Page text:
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The Essay
Show #14
Muffins and Marionettes
David Gunn
Bon radio. Cela m'est égal. Il fait du brouillard. Il fait de la pluie. Il fait chaud. Il fait beau. Il fait du vent. Il fait du soleil. Il fait nuit. Il se fait nuit. Il se fait tard. Il se fait vieux. Il se fait à sa nouvelle vie. Il me fait pitié. Deux et trois font cinq. Il ne fait que crier. La maison qu'il a fait construire est grande et belle. Le temps, c'est de l'argent. L'avion et labas! L'avion et WGDR avec beaucoup, je ne le vois Plainfield, Vermont.

Yes, it is indeed Kalvos & Damian's New Music Sesquihour Expansive, for today's show, due to technical difficulties within our control, is a massive 210 minutes long, starting ... now.

It's muffin and marionette weekend here in America's autumnal breadbasket, where puppets, automatons, zombies, sycophantic undergraduates, gloomy serfs and slavish cat's-paws -- whose behavior is controlled by the will of others the world over, but especially here in northern Vermont -- rise up and demand payback for the previous year's indentured servitude. Often clamoring for freedom or at the very least a vacation, they usually will settle for a plate of bread or muffins. Hence, the name weekend.

We had a composer-o-the-week scheduled for today's episode #14, but we've heard nary a peep from her or him, so Kalvos & Damian may be forced to substitute real music.

It is also Suffrage Day today, the 75th anniversary of the passage of the 19th Amendment to the Constitution, or le flambeau oriange, which gave American dames the right to vote as well as a free case of laundry detergent. In honor of that festive occasion, Kalvos & Damian present the following salute to feminism and liposuction ... (Jonathan & Darlene's "I Am Woman")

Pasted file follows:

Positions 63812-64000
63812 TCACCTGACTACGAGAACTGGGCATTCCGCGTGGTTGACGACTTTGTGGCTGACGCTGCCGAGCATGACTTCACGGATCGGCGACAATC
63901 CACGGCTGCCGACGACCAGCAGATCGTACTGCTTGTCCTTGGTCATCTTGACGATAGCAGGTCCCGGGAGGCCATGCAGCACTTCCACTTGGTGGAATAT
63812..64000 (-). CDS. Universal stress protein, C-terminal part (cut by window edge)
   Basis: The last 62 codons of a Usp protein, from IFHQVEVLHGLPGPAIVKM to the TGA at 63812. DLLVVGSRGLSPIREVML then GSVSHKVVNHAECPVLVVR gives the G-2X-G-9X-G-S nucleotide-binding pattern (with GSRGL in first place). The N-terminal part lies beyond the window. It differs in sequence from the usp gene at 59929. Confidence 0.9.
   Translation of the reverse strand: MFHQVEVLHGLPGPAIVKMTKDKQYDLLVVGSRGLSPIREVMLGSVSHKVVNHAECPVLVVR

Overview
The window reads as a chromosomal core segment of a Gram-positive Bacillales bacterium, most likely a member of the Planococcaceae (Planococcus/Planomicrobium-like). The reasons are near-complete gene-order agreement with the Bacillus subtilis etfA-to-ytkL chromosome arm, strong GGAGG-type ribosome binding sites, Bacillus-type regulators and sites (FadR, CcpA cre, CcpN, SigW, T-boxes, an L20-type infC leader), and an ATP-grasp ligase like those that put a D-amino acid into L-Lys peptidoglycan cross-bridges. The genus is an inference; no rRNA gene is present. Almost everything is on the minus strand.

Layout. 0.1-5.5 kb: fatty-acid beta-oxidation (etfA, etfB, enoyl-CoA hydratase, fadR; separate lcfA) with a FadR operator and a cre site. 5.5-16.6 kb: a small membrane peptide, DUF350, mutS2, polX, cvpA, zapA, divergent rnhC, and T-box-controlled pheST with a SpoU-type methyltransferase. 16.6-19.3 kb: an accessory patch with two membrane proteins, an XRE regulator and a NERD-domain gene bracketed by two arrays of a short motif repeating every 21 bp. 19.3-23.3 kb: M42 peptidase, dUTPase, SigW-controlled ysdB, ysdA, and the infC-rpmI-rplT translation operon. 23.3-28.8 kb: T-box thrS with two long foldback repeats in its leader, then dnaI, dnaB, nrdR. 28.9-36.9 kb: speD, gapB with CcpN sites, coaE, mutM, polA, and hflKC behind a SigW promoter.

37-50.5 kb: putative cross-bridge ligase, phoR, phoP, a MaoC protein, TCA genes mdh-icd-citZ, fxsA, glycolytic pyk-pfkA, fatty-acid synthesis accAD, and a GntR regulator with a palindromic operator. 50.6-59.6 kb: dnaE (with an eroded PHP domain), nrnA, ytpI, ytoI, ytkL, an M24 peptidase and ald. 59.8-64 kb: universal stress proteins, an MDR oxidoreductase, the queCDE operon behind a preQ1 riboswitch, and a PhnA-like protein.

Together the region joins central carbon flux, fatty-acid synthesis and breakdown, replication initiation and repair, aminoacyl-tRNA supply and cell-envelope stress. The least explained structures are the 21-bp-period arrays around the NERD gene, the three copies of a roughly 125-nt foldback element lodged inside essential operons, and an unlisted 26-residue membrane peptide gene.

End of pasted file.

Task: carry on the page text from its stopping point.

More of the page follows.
We'll play more tunes by actual women composers later in the show.

August 26th is also the anniversary of the first French language lesson. Two hundred years ago today, Henri de la Merde published his great French-English-French Canadian translation opus, "La Grande Language Anglais Francois S'il Vous Plait," a how-to book on transendental transliterativeness, upon which all future language lessons were based. To this day, de la Merde's name is spoken reverently in cafés all over Lichtenstein, where he had a restaurant. To honor that date in history, we will intersperse our musical chitchat with selected passages from le flambeau oriange.

Also, to help us through the lengthier passages of the late afternoon, when we're normally far far away, we've brought along some snacks, which we will be happy to share with you, the listening audient, but only if you call for an appointment. That number once again is 802 GLIPSOB. An operator is about to be standing by.

Today's episode of Kalvos & Damian's New Music Sesquihour is sponsored in part.

And now, to take us out of the realm of inky black tuneless clairvoyance and into a fat lot of good musical tidbits, it could be Kalvos.